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Steelworkers' meeting sees new demands on government

Steelworkers' meeting sees new demands on government

04 April 2016

Joint statement from the national trade union steel co-ordinating committee

Steelworkers meeting in London today have made three new demands on government to secure UK steelmaking. 100 steelworkers from across the UK gathered at the TUC’s Congress House to formulate a plan for their industry following Tata Steel’s decision to divest its UK assets.

 The unions have set out the following three demands of government:

1. To secure the customer base, the government must take immediate action to guarantee the production of Tata’s UK steel operations so that customers are not lost following Tata Steel’s announcement.

2. The government must work to ensure the integrity of the business is guaranteed. SSI has shown that a blast-furnace only operation in the UK is not sustainable. Allowing Tata or other investors to cherry-pick assets will put steelmaking at risk.

3. The plants are viable but they require investment. The issue isn't competing on cost but the attractiveness of the product range. This means the business needs the investment originally planned by Tata – understood to be £1.5 billion over 10 years. This level of investment should be achievable given that any buyer would be gaining control of assets worth £4 billion. But government support is needed to bridge the two to three years it will take to get back to self-sustainability. Within European rules, the government can support the business with: 
    a. Green investment - in a new power plant, the coke ovens and the blast furnace to make Port Talbot a world class example of low-carbon, blast furnace steel making.
    b. R&D investment - to enable the business to develop high value products that can secure new markets and sustain the business. 
    c. Skills investment - to support a transition to high-value, low carbon steel production.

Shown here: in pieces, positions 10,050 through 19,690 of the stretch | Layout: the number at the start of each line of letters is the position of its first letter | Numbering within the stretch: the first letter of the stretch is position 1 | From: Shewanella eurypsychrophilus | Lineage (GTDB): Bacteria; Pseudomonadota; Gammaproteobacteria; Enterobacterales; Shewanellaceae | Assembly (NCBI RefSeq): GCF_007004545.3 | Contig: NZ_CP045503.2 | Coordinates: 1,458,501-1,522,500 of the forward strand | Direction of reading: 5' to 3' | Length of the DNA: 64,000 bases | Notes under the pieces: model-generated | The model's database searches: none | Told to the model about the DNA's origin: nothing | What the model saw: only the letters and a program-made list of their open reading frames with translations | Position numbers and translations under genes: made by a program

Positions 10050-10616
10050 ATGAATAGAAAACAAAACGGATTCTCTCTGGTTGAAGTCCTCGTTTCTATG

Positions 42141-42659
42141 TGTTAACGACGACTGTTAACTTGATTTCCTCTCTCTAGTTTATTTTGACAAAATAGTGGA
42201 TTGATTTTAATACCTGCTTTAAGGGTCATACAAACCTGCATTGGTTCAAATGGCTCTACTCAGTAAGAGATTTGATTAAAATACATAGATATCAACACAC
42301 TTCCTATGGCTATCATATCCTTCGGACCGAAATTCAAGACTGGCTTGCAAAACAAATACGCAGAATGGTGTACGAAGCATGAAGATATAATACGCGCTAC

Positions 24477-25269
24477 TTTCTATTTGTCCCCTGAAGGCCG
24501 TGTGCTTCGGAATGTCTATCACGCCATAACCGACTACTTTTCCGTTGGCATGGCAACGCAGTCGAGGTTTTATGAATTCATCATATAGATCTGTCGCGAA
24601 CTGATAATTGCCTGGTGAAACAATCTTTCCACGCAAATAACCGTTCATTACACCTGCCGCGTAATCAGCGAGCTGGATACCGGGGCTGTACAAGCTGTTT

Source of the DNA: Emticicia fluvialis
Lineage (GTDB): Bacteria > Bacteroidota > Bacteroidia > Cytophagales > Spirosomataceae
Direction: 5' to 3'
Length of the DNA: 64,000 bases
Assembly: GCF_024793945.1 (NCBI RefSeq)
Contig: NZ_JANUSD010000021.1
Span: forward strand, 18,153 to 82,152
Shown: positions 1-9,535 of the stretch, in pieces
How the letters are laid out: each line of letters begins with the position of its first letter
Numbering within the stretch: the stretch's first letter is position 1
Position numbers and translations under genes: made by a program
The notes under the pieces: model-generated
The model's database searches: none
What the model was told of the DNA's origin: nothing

The steel unions have engaged expert steel industry advisors Syndex UK to help with further development of their plans.

Speaking after the meeting, Harish Patel, Unite national officer, said: “Steelworkers are united in their view of what the government must do. This business should have a future but it needs immediate action to reassure customers and protect the integrity of the business. We don’t want to hear more warm words from ministers. We want government to work with us to deliver this plan, invest in the future of steelmaking and protect the jobs of thousands of steelworkers across the UK.”

Roy Rickhuss, general secretary of Community, said: “It was clear from our meeting today that steelworkers are the guardians of their industry and they know what action is needed to secure the future of steelmaking in the UK. There needs to be a step-change in the level of government involvement with Tata, its customers and the unions and this is why we have set out our three demands. First of all, the government needs to reassure the customer base. Second they need to make it clear to Tata that the integrity of the business must be maintained, Tata must be a responsible seller and they must allow time for a deal to be done. Finally, the government must invest in our steel industry to give it a future.”

Dave Hulse, GMB national officer said: “There is no time for further delay from this government. They need to be loud and clear to instil confidence in customers and steelworkers that this business will have a future. Government must also hold Tata to being a responsible seller. You can’t rush selling off the UK steel industry and needs everybody to work together in the best interests of our industrial security and steel communities across the UK.”

ENDS